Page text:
LCQ7: Supply of and demand for public and private residential units

     Following is a question by the Hon Audrey Eu Yuet-mee, and a written reply by the Secretary for Transport and Housing, Ms Eva Cheng, in the Legislative Council today (November 30):


     At the meeting of the Panel on Housing of this Council on 7 November this year, the Government indicated that the projected planning target of an average annual supply of 40 000 public and private residential units in the future was derived based on the number of people on the Waiting List for public rental housing, the distribution of population growth in Hong Kong, the volume of private residential property transactions over the past 10 years, as well as the data in the final report of the "Hong Kong 2030: Planning Vision and Strategy".  In this connection, will the Government inform this Council:

(a) given that the Government is implementing measures to gradually ban the sub-division of flat units (commonly known as "sub-divided units") on the ground of building safety issues, and on the other hand, the Chief Executive pointed out in this year's Policy Address that, such "sub-divided units" at the same time provide accommodation for low-income people not eligible for public housing, and there have also been comments that "sub-divided units" are one of the indicators which reflect the potential housing demand in Hong Kong, whether the current methods for projecting housing demand have taken into account such potential housing demand; if so, based on what data the Government made its projection; if not, the reasons for that;

(b) of number of "sub-divided units" in Hong Kong according to the existing statistics compiled by the Government, with a breakdown by the size of households living in "sub-divided units", average monthly income and occupation; and

(c) whether the data based on which the Government made the aforesaid housing supply projection have covered the various types of potential housing demand in Hong Kong; if not, whether the Government will review afresh the current methods adopted for projecting the housing demand in the light of the potential housing demand in Hong Kong, and adjust the projected future supply of public and private residential units based on the outcome of the review?



     The Government and the Housing Authority's objective is to provide public rental housing to low-income families who cannot afford private rental accommodation, with the target of maintaining the average waiting time of general Waiting List applicants at around three years.  After consulting the relevant policy bureau, our consolidated reply to the three-part question is as follows:

(a) and (c) Housing demand includes demand for public housing and private housing.

     Public housing demand is affected by a basket of factors, including population growth, rate of household formation etc.  On population growth and household formation, we adopt the population projection and household formation projections of the Census and Statistics Department (C&SD), which cover households and population living in different types of housing in Hong Kong.  Moreover, we make use of the income distribution of tenant households in private sector, based on findings from the General Household Survey conducted by the C&SD, to project the number of households satisfying the Waiting List (WL) income limit for public rental housing (PRH), which also cover households living in various kinds of premises in private market.  Together with other relevant factors, including redevelopment programmes, number of applications on the WL, number of PRH flats being recovered, etc, a projection would be made on the total and average number of new PRH units required in the coming few years, under the overarching principle of maintaining the average waiting time for general WL applicants at around three years.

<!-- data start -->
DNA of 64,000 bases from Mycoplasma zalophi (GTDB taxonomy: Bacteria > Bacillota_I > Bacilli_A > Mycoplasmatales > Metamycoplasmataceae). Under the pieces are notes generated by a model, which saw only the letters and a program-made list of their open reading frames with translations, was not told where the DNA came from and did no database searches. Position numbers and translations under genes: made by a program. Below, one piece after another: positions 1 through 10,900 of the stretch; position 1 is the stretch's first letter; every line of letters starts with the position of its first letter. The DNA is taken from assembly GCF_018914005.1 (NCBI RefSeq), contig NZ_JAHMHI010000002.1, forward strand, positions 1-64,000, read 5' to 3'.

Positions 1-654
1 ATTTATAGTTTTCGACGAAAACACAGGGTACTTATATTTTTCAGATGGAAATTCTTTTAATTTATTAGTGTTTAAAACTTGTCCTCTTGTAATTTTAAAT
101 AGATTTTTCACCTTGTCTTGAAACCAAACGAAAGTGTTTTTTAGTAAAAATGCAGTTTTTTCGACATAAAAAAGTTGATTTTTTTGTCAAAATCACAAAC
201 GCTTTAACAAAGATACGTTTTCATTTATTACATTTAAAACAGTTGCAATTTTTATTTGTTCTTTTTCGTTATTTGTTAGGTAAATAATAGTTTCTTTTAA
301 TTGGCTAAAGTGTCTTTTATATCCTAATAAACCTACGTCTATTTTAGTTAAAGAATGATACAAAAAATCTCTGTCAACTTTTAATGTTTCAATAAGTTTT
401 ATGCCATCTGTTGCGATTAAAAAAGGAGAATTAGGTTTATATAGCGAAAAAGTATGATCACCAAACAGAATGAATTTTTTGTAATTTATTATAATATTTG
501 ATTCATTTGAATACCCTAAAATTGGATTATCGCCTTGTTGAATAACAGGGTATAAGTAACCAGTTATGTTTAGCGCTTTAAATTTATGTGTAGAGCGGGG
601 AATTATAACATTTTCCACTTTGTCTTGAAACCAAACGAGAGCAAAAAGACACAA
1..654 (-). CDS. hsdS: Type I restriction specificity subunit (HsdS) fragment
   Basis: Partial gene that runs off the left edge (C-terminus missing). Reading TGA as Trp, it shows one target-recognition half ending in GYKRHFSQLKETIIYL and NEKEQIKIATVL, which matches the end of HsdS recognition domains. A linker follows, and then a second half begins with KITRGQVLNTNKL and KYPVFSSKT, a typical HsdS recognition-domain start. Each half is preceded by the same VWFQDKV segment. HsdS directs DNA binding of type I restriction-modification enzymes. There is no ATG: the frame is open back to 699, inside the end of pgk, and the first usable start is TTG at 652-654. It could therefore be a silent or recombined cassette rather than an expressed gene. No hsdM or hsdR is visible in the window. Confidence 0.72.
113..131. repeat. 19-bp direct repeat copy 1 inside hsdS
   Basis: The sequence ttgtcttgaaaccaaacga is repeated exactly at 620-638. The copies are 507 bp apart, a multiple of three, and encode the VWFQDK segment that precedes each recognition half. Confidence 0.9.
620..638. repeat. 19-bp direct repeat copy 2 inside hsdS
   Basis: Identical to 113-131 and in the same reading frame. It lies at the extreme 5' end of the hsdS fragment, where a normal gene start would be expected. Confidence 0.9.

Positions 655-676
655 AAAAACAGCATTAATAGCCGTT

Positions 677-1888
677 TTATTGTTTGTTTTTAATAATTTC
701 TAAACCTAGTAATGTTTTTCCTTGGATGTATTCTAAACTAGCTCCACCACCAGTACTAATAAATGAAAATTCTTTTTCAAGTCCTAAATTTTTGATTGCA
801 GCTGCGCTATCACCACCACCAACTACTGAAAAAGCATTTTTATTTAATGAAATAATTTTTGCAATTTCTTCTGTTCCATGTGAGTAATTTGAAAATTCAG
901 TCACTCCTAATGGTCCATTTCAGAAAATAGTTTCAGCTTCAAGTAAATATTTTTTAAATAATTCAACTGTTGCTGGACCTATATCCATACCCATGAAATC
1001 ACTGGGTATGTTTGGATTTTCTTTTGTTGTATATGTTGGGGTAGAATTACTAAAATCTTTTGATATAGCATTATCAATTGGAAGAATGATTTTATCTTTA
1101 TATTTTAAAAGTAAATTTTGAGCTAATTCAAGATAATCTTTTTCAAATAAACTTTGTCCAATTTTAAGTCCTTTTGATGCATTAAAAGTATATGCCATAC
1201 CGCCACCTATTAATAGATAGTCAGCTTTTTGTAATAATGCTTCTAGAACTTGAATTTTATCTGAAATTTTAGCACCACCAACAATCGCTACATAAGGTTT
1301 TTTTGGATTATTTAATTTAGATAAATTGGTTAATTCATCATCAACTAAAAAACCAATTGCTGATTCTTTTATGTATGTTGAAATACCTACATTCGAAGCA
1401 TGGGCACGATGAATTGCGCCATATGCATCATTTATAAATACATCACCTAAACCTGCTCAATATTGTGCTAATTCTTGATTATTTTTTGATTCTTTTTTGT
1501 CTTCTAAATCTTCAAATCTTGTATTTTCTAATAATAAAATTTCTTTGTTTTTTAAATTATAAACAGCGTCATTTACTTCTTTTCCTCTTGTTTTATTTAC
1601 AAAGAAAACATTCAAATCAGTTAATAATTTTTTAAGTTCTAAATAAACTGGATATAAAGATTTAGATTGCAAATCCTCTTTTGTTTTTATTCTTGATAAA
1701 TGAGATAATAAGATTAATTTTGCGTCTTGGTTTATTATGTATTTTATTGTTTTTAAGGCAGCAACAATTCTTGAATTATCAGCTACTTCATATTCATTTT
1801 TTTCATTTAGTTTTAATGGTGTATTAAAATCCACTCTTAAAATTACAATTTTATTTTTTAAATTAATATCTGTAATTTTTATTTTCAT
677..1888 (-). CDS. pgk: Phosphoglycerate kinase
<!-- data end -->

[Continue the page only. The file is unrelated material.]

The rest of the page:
On the demand for housing in the private market, our experience is that the hard figures estimated by any model could not accurately quantify demand, especially as the demand in the private residential market may be affected by many factors, including changes in socio-economic environment, such as market sentiment, liquidity and interest rate, etc.  It is very likely that any estimation would be very different from the actual situation.

     Notwithstanding the above, our aim is to ensure an annual supply of land for an average of about 40 000 residential units of various types, including about 20 000 private residential units, 15 000 public rental housing units and 5 000 New Home Ownership Scheme flats.  Even when demand for land declines, land development will continue.  The newly developed land will be kept in the Government's land reserve and made available when appropriate.  By doing so, we will be able to supply sufficient land when demand rises.

(b) As regards the statistics requested in respect of sub-divided units, the Government does not have detailed figures on the number of sub-divided units and occupants living therein.

     The objective of the Buildings Department's enforcement action against sub-divided units is to ensure that such units will not pose building safety problems.  The Government understands that sub-divided units provide accommodation for some low-income people and therefore would not ban sub-divided units across the board.  The relevant government departments will also ensure that no households will be rendered homeless as a result of government action through the provision of appropriate assistance to those in need, which includes Social Welfare Department to consider referring such cases to the Housing Department for Compassionate Rehousing according to the individual merits of each case.

Ends/Wednesday, November 30, 2011
Issued at HKT 14:01